Lili Fini Zanuck’s latest film is a rock-doc that chronicles the turbulent life of Eric Clapton. The connection between director and subject goes back at least a quarter-century with Clapton scoring the only other film she has directed, Rush in 1991. The documentary the pair have created is engaging for the first 90 minutes but ends up losing its way.
The film opens with the early life of Eric Clapton, which was in his own words “blissful” until a horrible revelation marred his childhood and seemingly impacted his ability to form meaningful relationships for a few decades. The revelation is used as a catalyst at several points in Eric’s life where he is subjected to terrible parenting and rejection. A happy family portrait the documentary does not paint.
Eric was introduced to American blues music via a U.K. kids radio show and this started his obsession with the genre and instilled in Eric that feeling of teenage ownership towards it. After teaching himself to play the guitar via playing along to his imported records he was drafted at a tender age into the already successful Yardbirds – a group he quit for becoming “too pop” and getting “Beatles haircuts” on the international hit “For Your Love”.
Clapton was instrumental in helping blues rock in the U.K. enter the mainstream and this started in earnest with the next band he was in, John Mayall & the Bluesbreakers. Success followed via a number of bands and Clapton became part of a jet set of musicians including The Beatles and The Rolling Stones. This part of the documentary was entertaining but it did feel to be skim read of the time period and the success Clapton was having, the only song to be given in-depth attention was “Layla” from Eric’s time in Derek and the Dominoes.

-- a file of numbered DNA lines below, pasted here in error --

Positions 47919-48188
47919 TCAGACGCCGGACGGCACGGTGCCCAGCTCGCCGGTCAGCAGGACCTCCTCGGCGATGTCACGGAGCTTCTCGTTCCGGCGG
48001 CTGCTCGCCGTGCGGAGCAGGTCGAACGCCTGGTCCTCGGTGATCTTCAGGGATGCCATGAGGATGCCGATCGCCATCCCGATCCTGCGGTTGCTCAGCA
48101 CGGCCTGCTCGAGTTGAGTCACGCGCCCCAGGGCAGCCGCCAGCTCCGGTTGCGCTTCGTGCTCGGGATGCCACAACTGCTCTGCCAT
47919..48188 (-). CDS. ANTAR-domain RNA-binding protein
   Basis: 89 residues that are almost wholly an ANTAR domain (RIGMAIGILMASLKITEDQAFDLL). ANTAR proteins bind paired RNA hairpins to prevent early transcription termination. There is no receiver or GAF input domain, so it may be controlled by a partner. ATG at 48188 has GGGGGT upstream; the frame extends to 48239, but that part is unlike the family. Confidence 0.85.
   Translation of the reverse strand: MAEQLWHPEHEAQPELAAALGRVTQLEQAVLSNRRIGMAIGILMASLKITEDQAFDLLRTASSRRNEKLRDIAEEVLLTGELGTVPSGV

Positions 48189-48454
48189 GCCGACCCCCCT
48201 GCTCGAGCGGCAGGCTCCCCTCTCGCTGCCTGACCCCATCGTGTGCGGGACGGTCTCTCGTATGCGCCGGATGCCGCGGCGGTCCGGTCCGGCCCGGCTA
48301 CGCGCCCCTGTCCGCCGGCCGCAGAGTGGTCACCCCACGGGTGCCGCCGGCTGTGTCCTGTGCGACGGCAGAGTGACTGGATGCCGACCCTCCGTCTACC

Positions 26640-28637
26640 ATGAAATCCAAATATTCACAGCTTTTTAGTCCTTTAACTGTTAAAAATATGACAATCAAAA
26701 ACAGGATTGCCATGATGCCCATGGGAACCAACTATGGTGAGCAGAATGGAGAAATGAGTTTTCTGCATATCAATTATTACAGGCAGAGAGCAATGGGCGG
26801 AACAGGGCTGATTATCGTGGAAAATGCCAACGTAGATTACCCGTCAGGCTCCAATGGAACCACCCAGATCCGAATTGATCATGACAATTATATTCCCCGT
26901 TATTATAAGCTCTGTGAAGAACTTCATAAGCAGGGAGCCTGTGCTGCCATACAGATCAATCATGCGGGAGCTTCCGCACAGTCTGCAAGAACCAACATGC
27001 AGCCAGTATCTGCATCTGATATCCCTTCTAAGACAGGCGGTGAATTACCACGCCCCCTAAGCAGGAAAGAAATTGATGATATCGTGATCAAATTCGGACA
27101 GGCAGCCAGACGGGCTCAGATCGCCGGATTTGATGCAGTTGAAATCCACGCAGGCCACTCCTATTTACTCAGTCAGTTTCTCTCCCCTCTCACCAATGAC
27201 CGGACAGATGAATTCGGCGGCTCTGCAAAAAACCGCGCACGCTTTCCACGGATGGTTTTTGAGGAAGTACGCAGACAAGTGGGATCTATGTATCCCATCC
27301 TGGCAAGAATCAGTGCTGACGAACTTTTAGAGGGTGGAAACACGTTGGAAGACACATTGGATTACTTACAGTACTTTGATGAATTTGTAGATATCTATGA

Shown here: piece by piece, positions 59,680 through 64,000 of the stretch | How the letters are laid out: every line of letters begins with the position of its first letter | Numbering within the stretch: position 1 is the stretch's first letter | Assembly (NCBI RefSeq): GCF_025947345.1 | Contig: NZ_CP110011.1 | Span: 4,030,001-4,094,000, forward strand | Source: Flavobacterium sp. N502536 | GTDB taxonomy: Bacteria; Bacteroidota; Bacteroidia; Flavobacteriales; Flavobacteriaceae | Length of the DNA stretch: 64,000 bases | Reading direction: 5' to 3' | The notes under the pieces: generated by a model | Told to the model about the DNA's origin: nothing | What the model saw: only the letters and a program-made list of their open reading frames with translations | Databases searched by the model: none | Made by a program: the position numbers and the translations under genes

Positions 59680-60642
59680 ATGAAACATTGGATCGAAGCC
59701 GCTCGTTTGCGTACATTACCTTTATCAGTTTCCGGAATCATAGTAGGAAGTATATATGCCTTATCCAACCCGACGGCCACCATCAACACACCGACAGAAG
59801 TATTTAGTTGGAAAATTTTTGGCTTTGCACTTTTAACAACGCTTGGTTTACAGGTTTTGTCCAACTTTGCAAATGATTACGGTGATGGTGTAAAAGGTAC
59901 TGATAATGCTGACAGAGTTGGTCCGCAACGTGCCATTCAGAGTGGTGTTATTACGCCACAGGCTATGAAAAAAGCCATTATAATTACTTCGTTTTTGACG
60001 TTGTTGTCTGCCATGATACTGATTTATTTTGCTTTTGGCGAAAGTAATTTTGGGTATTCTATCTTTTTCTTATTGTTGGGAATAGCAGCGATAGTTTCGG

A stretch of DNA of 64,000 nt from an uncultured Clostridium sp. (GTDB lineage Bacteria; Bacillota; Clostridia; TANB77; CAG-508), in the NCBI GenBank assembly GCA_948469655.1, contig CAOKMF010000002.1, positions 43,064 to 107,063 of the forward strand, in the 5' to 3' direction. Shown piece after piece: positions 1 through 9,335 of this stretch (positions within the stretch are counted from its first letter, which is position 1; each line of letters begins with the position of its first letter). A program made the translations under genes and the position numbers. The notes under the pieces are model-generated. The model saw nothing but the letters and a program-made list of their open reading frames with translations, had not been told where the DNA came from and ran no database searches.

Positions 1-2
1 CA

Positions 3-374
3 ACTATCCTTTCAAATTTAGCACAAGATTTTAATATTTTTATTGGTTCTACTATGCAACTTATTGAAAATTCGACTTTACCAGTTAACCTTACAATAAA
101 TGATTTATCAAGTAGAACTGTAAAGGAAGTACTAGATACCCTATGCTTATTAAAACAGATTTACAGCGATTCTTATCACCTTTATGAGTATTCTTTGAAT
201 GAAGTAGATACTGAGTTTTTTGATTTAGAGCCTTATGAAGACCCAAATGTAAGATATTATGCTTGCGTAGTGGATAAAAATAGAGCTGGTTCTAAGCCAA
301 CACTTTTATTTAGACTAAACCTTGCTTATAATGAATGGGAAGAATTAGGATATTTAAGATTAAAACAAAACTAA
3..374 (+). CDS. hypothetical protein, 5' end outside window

Trouble was seemingly never too far from Eric and the documentary paints this is as something borne out of Eric’s difficulty in building meaningful relationships and his introverted persona. How far you’d agree with this is probably dependent on how much a fan of Clapton you are as I found his pursuing of George Harrison’s then-wife, Pattie Boyd, to be uncomfortable and close to harassment. Due to the love with which Clapton claimed to be filled not being gratified by Pattie, Clapton became mired in drug and alcohol abuse. There is a long stretch of this documentary dedicated to this part of Clapton’s life and the subsequent time towards the documentary’s conclusion is meant to play out as a tale of redemption but although pleasing to see on one hand, on the other it does stray into woe is me, navel gazing territory which was hard to sit through.
The film deals with the accidental death of Clapton’s son, Conor, expertly and is genuinely moving. Clapton’s voiceover during these segments is still pained and the obvious love and emotion in his words is clear for all to hear. The brief focus on the song “Tears From Heaven” to end this section works well and is much stronger than the drug addiction sections that come before it.
Voiceover is all we get with this film along with archive footage, some of which is previously unseen, and although Chris King of Senna and Amy fame is on board as the editor, the documentary is rather dry. The people that pop up in the documentary including Pattie and Eric’s grandparents are interesting characters and help flesh out the narrative but Clapton himself is not the most engaging of people, offering a monotone delivery at times that diminishes engagement somewhat.
This documentary is a good watch for Clapton’s die hard fans and muso-blues rock heads but rather like watching a blues band have a jam session, it is good at the beginning, a bit baggy in the middle, and only offers a partly satisfying conclusion.